Some films deserve to be seen based on the sheer audacity of their concept and Death Kiss by writer-director-cinematographer, Rene Perez is one of those films. Available now on VOD from Uncork’d Entertainment, Death Kiss comes to DVD the first week of December and if you dare to pit your brain against your eyes in a battle to determine if what you are seeing is real, then this is the film to seek out. Find out more in our Death Kiss Review.
Despite what your eyes tell you, the man you are seeing on the poster above is not Charles Bronson, the celebrated actor who passed away in 2003. Though the Andy Kaufman like tale of the actor faking his death and returning to movie screens 15 years later would make for some great publicity. Nor is this a digital re-creation like Peter Cushing in Rogue One. No, this is an actor with an uncanny resemblance to the mustachioed macho man who blew away bad guys all throughout the 80s and is about to take you on a journey that will challenge your perceptions of reality.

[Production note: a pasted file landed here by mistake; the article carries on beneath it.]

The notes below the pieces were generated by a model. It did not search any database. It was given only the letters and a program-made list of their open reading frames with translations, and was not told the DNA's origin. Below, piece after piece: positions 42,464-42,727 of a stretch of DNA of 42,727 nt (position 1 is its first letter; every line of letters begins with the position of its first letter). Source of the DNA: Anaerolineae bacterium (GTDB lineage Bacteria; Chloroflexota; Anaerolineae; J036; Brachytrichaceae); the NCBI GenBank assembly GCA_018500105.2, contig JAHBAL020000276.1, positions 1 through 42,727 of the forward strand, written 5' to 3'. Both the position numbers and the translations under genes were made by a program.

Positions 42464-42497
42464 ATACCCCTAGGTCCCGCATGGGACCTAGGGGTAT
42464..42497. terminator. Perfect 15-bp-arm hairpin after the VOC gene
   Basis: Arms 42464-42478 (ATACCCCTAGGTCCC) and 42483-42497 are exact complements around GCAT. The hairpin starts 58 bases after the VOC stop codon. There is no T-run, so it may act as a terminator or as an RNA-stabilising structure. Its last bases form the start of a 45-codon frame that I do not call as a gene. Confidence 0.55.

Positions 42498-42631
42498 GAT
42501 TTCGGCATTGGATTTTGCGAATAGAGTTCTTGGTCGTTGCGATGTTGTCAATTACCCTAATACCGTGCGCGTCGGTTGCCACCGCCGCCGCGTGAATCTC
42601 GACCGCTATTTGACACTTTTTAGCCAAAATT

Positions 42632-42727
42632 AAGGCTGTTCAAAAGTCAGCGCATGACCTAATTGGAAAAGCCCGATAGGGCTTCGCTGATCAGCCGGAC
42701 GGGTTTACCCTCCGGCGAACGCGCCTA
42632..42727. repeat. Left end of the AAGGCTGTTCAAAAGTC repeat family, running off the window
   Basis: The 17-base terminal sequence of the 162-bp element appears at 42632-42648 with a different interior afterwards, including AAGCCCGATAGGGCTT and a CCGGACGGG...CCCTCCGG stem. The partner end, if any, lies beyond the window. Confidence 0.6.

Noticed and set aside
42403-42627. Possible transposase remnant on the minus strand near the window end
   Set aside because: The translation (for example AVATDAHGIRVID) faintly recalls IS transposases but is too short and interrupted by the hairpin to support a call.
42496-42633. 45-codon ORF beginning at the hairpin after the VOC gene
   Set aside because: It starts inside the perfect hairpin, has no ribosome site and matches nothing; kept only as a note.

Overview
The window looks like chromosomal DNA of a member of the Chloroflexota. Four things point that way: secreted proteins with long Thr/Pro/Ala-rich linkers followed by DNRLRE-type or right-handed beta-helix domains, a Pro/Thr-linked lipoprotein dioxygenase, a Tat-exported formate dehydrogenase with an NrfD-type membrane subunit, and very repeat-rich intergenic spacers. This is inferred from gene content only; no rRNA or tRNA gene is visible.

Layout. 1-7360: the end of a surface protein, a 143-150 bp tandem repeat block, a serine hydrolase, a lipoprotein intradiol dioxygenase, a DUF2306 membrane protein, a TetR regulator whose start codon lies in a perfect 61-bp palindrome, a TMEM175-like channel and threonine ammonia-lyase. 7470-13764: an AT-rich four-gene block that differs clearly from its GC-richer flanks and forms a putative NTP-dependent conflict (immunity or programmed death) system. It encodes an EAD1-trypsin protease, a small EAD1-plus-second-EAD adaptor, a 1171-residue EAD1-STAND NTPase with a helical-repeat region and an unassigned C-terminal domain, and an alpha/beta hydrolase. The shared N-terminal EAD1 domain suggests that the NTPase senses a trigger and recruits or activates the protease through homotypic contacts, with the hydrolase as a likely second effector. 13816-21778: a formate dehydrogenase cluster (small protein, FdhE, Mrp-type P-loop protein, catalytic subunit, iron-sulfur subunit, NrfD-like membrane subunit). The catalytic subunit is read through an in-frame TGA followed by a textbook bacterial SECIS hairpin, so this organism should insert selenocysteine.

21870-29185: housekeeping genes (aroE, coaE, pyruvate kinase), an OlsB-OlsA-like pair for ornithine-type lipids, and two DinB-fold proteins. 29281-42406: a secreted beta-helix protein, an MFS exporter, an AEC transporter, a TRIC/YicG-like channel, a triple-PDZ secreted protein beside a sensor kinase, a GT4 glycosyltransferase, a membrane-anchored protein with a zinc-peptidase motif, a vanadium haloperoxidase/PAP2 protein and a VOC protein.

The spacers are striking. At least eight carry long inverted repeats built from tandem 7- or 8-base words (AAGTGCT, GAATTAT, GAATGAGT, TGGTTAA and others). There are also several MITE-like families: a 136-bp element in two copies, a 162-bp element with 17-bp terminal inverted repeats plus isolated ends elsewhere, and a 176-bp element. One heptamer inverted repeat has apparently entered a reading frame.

Celebrity impersonators have been around for ages. Whether appearing as part of late night talk show segments or for hire at upscale media parties, the idea of someone’s resemblance to an iconic actor or musician causing you to do a double take is an amusing experience. Death Kiss takes the concept of such visual deception to the next level, by creating an unofficial sequel to the infamous Death Wish series of films and pulling it off in spectacular fashion.
For the unfamiliar, Death Wish was a revenge thriller released in 1974 about a man named Paul Kersey who becomes a vigilante after a brutal sexual assault leaves his wife dead and their daughter in a catatonic state. Taking to the streets with a Colt revolver, Kersey begins murdering criminals as a way of dealing with the pain of his loss. Over four sequels, most produced by Cannon Film Group, the series began to focus more on over the top firepower and violence, turning Bronson’s character into a mere vehicle for firearms than a tortured soul packing heat. But now he’s back. Or is he?